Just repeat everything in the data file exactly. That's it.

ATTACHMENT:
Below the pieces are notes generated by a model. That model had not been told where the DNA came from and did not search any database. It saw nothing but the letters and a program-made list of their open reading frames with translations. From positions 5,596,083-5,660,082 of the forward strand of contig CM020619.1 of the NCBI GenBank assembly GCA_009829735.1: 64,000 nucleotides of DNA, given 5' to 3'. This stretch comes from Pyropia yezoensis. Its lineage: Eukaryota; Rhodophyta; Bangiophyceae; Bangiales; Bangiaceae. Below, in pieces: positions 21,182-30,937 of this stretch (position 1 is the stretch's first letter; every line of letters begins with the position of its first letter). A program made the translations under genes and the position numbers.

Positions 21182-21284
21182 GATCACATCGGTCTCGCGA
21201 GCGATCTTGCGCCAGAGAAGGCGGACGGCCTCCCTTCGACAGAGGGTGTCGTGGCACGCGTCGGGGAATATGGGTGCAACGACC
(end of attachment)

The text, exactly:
Below the pieces are notes generated by a model. That model had not been told where the DNA came from and did not search any database. It saw nothing but the letters and a program-made list of their open reading frames with translations. From positions 5,596,083-5,660,082 of the forward strand of contig CM020619.1 of the NCBI GenBank assembly GCA_009829735.1: 64,000 nucleotides of DNA, given 5' to 3'. This stretch comes from Pyropia yezoensis. Its lineage: Eukaryota; Rhodophyta; Bangiophyceae; Bangiales; Bangiaceae. Below, in pieces: positions 21,182-30,937 of this stretch (position 1 is the stretch's first letter; every line of letters begins with the position of its first letter). A program made the translations under genes and the position numbers.

Positions 21182-21284
21182 GATCACATCGGTCTCGCGA
21201 GCGATCTTGCGCCAGAGAAGGCGGACGGCCTCCCTTCGACAGAGGGTGTCGTGGCACGCGTCGGGGAATATGGGTGCAACGACC